- The Washington Times - Friday, December 26, 2008

As expected, November was one of the slowest months of the year for the Washington-area real estate market. Every year, November and December are the toughest months to sell a home.

Sellers faced additional hurdles last month, including a troubled economy, low consumer confidence and tighter lending standards. It was one of the hardest months to sell a home all year.

On the upside, last month’s sales were 18 percent higher than a year ago. That’s actually rather remarkable, considering how much worse today’s economy is than it was at the end of 2007.

Lower home prices had a lot to do with the increase in sales. Prices have fallen so far that many who had been on the fence are now ready to buy. Realtors report that first-time homebuyers are out again - those with good credit, that is.

Today’s very low mortgage interest rates are a great help to buyers, but lenders have much tougher lending standards than they did in the first half of this decade.

Back then, loose lending standards allowed many people to buy, and sales surged. However, it was an artificial demand. Home prices and sales stats were pushed upward by a flood of unqualified borrowers buying homes they really couldn’t afford. Now, our housing market is artificially depressed, burdened as it is with a backlog of homes that are hard to sell.

There was one another mildly positive sign in November. The inventory of homes for sale fell to 43,742 last month - the lowest it has been since March 2007.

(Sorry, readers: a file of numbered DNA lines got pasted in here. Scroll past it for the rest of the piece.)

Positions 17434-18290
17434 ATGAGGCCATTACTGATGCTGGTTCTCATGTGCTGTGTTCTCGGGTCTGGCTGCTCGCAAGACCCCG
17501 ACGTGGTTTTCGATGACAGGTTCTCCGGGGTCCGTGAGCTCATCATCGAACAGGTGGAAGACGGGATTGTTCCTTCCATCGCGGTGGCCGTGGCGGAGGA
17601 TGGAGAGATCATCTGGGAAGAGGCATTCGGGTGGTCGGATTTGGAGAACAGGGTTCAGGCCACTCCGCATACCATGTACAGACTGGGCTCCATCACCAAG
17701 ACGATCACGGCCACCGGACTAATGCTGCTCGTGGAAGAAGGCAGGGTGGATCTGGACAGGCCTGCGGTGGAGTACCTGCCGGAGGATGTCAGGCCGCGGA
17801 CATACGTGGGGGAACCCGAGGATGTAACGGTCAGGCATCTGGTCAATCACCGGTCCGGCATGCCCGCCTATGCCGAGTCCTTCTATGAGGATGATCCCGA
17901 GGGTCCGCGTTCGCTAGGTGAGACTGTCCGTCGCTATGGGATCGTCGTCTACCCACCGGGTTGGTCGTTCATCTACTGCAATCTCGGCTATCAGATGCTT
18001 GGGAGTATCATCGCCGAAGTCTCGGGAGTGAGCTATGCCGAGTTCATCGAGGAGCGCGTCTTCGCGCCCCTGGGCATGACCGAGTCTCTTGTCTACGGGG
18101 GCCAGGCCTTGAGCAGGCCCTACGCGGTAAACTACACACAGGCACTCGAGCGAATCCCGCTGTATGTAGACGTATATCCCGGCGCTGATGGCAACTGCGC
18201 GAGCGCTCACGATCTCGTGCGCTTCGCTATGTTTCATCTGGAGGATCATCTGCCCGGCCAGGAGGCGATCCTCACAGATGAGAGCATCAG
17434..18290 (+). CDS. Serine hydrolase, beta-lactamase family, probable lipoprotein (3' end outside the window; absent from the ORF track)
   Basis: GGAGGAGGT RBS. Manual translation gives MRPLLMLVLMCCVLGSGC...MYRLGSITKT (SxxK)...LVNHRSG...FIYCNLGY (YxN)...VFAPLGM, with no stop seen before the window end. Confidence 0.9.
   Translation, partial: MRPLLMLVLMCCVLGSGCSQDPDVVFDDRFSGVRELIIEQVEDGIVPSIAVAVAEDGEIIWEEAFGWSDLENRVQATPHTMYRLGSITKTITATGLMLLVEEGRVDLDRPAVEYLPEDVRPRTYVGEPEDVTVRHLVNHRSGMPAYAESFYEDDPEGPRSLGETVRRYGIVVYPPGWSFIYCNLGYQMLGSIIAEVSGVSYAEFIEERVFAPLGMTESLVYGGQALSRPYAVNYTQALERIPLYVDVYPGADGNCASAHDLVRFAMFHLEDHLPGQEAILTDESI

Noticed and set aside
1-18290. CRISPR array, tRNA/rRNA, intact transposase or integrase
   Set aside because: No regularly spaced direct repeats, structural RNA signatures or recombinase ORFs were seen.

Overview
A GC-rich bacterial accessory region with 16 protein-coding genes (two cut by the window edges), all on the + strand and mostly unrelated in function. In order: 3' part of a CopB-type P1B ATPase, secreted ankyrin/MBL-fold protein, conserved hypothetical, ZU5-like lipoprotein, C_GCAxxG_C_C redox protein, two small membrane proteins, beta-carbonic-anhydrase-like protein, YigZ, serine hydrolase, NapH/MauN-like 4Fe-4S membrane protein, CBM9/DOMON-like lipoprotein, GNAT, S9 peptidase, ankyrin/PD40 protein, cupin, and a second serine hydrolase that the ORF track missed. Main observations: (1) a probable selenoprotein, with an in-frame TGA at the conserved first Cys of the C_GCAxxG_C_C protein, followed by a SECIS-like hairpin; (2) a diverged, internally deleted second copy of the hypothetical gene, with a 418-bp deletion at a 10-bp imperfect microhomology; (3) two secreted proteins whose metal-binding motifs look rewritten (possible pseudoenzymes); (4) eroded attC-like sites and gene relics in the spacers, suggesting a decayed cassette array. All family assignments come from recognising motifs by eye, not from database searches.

Despite this drop in the inventory of unsold homes, the smaller number of home sales in November caused sales chances to drop to 12 percent - the lowest they’ve been since February.

Sales chances are calculated by dividing a month’s sales figures for by the inventory on the last day of the month, resulting in a percentage. A figure below 20 percent indicates a buyer’s market. Higher figures mean we’re in a balanced market or a seller’s market.

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Contact Chris Sicks by e-mail ([email protected]).

The statistics in this story reflect a metropolitan area that includes the Maryland counties of Montgomery, Prince George’s, Anne Arundel, Howard, Charles and Frederick; the Virginia counties of Arlington, Fairfax, Loudoun, Prince William, Spotsylvania and Stafford; the city of Alexandria; and the District.

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